Her eye did seem to labour with a tear,
Which suddenly took birth, but overweighed
With its own swelling, dropped upon her bosom ;
Which, by reflection of her light, appeared
As nature meant her sorrow for an ornament':
After, her looks grew cheertull, and I saw
A smile shoot graceful upward from her eyes,
As if they had gained a victory o'er griet;
And with it mony beams twisted themselves,
Upon whose golden threads the angels walk
To and again from heaven.

Essay on the Learning of Shakespeare.

Note IV. Coarsely clad in Norwich drugget.-P. 434. This stuff appears to have been sacred to the use of the poorer votaries of Parnassus; and it is somewhat odd, that it seems to have been the dress of our poet himself in the earlier stage of his fortunes. An old gentleman, who corresponded with the “ Gentleman's Magazine,” says, he remembers our author in this dress. Vol. XV.

p. 99."

Note V.
When thou on silver Thames didst cut thy way,

With well-timed oars, before the royal barge.-P. 434.
I confess myself, after some research, at a loss to discover the
nature of the procession, in which Shadwell seems to have acted
as leader of the band. One is at first sight led to consider the
whole procession as imaginary, and preliminary to his supposed
coronation ; but, on closer investigation, it appears, that Flecknoe
talks of some real occurrence, on which Shadwe'l preceded the
royal barge, at the bead of a boat-load of performers. We may
sec, in the seventh note, that he professed to understand music,
and may certainly have been called upon to assist or direct the


band during some entertainment upon the river, an amusement to which King Charles was particularly addicted.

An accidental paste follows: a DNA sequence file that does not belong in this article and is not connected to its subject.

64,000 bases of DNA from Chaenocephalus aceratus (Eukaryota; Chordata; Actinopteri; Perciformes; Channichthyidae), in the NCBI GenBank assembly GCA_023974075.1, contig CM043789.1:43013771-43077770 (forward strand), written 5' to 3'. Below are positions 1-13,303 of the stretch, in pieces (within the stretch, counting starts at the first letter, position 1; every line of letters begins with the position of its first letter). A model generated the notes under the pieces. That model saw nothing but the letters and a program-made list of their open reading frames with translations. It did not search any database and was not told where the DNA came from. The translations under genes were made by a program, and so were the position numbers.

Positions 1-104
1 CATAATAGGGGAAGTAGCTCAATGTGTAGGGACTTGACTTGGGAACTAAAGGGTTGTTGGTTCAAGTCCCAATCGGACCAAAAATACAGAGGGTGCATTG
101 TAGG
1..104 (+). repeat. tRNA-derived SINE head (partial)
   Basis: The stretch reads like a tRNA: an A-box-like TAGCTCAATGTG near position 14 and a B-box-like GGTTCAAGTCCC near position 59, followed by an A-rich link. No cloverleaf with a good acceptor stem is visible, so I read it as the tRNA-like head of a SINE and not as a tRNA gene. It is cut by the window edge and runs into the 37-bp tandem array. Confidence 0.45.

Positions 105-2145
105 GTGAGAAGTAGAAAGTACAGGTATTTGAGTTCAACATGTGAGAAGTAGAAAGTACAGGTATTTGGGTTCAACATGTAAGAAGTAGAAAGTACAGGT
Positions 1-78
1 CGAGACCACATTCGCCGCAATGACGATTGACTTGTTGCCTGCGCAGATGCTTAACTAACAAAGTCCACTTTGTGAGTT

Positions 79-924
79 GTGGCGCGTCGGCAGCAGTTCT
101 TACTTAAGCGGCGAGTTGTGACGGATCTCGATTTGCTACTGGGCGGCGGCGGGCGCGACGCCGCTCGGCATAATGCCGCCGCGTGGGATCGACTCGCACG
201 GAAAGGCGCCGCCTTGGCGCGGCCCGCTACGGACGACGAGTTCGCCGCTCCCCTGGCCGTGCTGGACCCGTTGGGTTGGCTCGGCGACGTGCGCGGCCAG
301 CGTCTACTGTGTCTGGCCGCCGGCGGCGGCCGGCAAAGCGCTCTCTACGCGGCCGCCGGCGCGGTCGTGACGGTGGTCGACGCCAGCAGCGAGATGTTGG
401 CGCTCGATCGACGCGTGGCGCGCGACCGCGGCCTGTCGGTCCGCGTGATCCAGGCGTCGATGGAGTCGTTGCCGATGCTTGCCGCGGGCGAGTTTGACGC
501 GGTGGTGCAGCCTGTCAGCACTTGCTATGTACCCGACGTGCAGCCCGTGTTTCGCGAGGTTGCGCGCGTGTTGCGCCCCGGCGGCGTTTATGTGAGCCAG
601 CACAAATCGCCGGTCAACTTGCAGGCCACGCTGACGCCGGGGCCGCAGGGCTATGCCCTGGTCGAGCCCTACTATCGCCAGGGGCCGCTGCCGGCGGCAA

Note VI. The like was ne'er in Epsom blankets tost ---P. 434. This seems to be in ridicule of the following elegant expression which Shadwell puts in the mouth of a fine lady : “ Such a fellow as he deserves to be tossed in a blanket.This, however, does not occur in “ Epsom-Wells,” but in another of Shadwell's comedies, called “ The Sullen Lovers.”

Note VII.
Methinks I see the new Arion sail,

The lute still trembling underneath thy nail.---P. 434. Shadwell appears to have been a proficient in music, and to have himself adjusted that of his opera of “ Psyche,” which Dryden here treats with such cunsummate contempt. Indeed, in the preface of that choice piece he affected to value himself more upon the music than the poetry, as appears from the following passage in the preface : “I had rather be author of one scene of comedy, like some of Ben Jonson's, than of all the best plays of this kind, that have been, or ever shall be written; good comedy requiring much more wit and judgment in the writer, than any rhiming, unnatural plays can do. This I have so little valued, that I have not altered six lines in it since it was first written, which (except the songs at the marriage of Psyche, in the last scene) was all done sixteen months since. In all the words which are sung, I did not so much take care of the wit or fancy of them, as the making of them proper for music; in which I cannot but have some little knowledge, having been bred, for many years of